I grew up on 80’s films. After my parents went to bed, I used to sneak back into the living room to see what HBO had cooking. I remember sitting closer to the TV than I probably should have, with the volume turned down low so I wouldn’t wake them. One of the gems that I was lucky enough to see was the pure 80’s cheesefest known as TerrorVision. A campy horror movie that I am thrilled to say makes me smile now just as much as it did when I was younger.

Made in 1986, TerrorVIsion is the epitome of the 80’s. The film opens with a very catch theme song by The Fibonaccis. Seriously, there are days when the song pops into my head and I end up humming it. If I’m by myself, I might even sing it. From there, we go to the sanitation department on the planet Pluton. Sanitation department on another planet? Yup! Pets on Pluton, known in the film as “hungry beasts,” can mutate and become violent. When that happens, there’s only one thing to do: beam their crazy ass to another planet and let the beast be their problem. Unfortunately for Earth, the beast just landed.

We are introduced to the Puttermans, your normal, everyday suburbanite family. No, I lied, the family is crazy as hell. The father, Stanley, is hard at work installing his new “Do-It-Yourself 100” satellite dish, complete with the biggest damn remote that you’ve ever seen in your life. The mother, Raquel, is in front of the tube, exercising in classic 80’s spandex. We also meet the kids, Sherman and Suzy, and Grandpa, an army veteran. Sherman is a bit neurotic, wears army fatigues, and “plays” war with Grandpa. Suzy, played by Diane Franklin (Better off Dead, Bill and Ted’s Excellent Adventure) is your normal-for-the-80’s teen punk rocker, complete with an excessive amount of jewelry and multi-colored hair. She dating a headbanger named O.D., who just happens to be Uncle Rico from Napoleon Dynamite.

The bad luck arrives when a Plutonian beam transporting a beast hits Stanley’s satellite in the backyard. Suzy and O.D. head out for a wild night, while the parents go out swining, and I don’t mean the type of swinging that you would do on a playground. That’s when the weird shit begins. Grandpa and Sherman, left along, stumble upon  a monster movie show hosted by a lady named Medusa, an easy rip-off of Elvira, boobs and all.  Somehow, the beast appears on the screen, then teleports through the TV and kills poor Grandpa.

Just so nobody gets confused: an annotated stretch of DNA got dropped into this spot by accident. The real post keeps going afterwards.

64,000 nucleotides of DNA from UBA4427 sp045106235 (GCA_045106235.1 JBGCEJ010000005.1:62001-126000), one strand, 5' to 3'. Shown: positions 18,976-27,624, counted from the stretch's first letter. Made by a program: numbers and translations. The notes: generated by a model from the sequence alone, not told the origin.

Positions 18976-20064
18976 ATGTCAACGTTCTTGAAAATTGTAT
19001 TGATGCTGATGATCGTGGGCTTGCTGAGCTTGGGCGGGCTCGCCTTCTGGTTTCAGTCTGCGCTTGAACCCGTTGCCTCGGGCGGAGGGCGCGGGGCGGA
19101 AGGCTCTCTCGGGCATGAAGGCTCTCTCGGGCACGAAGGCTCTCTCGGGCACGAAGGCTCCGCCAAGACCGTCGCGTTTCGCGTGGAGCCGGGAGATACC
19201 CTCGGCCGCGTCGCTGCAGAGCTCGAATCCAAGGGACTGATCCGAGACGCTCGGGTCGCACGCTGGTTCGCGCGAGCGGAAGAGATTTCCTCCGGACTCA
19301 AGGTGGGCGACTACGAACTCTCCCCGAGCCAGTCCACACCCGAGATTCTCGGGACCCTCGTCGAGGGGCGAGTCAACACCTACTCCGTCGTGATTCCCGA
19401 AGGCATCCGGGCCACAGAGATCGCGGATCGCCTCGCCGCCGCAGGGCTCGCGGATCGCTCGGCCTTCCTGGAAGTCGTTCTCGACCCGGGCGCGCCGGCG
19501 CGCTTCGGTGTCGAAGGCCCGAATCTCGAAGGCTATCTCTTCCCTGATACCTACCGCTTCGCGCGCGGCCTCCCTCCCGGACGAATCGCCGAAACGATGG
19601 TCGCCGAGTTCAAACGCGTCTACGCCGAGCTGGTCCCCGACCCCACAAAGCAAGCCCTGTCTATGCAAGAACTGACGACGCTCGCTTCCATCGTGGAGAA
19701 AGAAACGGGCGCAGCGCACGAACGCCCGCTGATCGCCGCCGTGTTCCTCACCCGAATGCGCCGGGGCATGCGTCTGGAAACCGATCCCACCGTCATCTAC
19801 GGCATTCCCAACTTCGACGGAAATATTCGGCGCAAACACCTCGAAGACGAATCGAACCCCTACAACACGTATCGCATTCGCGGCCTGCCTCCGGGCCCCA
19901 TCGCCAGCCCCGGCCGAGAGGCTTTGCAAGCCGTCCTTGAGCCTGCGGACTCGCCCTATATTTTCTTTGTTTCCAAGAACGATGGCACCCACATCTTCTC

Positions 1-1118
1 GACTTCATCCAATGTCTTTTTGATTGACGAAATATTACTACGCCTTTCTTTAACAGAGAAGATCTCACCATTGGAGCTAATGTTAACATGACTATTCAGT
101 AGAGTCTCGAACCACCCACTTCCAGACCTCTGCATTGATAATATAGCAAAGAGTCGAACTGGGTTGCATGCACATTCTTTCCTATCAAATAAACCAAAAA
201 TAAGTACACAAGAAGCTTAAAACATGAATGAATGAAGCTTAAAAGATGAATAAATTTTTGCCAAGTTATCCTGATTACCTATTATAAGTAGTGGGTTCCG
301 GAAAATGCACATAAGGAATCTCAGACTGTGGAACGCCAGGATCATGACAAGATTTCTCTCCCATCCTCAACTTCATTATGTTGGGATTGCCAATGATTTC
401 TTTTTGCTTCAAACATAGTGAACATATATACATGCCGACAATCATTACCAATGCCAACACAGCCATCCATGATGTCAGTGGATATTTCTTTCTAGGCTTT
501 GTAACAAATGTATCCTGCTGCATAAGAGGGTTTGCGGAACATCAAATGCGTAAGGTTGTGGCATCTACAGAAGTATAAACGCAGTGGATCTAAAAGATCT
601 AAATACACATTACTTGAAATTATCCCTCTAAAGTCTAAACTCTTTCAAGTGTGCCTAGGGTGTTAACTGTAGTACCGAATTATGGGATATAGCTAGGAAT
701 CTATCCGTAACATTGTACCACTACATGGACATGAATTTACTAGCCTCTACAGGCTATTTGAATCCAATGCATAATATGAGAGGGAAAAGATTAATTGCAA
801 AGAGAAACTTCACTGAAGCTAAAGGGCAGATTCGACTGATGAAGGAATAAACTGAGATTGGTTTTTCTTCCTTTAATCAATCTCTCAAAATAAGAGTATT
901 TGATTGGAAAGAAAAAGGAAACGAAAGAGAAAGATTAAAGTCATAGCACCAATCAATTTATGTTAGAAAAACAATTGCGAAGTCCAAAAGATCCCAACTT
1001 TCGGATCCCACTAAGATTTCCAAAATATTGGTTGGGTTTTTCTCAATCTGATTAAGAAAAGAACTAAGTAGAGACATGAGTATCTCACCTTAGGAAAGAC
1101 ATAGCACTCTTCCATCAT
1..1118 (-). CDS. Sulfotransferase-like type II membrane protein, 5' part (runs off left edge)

When Sherman’s parents return home, he tells them what happened to Grandpa. They aren’t convinced or interested, especially since they’ve brought home a sexy couple to swing with. Gotta love the 80’s! So Sherman’s mother locks him inside of Grandpa’s well-made fallout shelter. Plot twist, Grandpa is alive! Well, not really. We discover the beast has the ability to replicate the people that he kills, which clearly isn’t going to fair well for the family.

TerrorVision is the perfect campy horror film. It oozes the 80’s, oozes like all the lubricant the filmmakers cover the beast in. The beast is a prime example of what special effects were like in the 80’s. There was no soulless CGI, you had to roll up your sleeves and build the damn monsters that you wanted in your film! The beast is so large that he is rarely fully in frame. Most of the time the filmmakers just used the parts that were necessary for the shot. The monster is a big, goofy bastard that you can’t help but love. One of my favorite parts of the movie is when Suzy, O.D., and Sherman attempt to teach the beast about music, food, and how to speak. It is clearly a nod to E.T. and works brilliantly.

If you haven’t seen TerrorVision, I highly recommend giving it a watch. Don’t go in thinking that you’re going to get this fantastic horror movie, because you’re not. When the beast kills there isn’t any blood, just green goo as he liquidates his victims. When heads get smashed, they’re clearly rubber. The low budget-ness is part of the film’s charm.

Believe it or not, it used to be a task to get your hands on the movie, it just sorta hung in limbo. I’m lucky enough to have a VHS copy, but now you can get it in Blu-Ray format. Snag yourself a copy, check your brain at the door, and dance by the light of the TV screen. You’ll see what I mean. Enjoy!

TerrorVision: ’80s Horror camp at its finest
Is it good?
TerrorVision has serious cheesy charm
Pure 80's Goodness
Real monster effects and make up
My 9 rating is based on B-movie status
I prefer blood to green goo
Could always use more gore
9
Great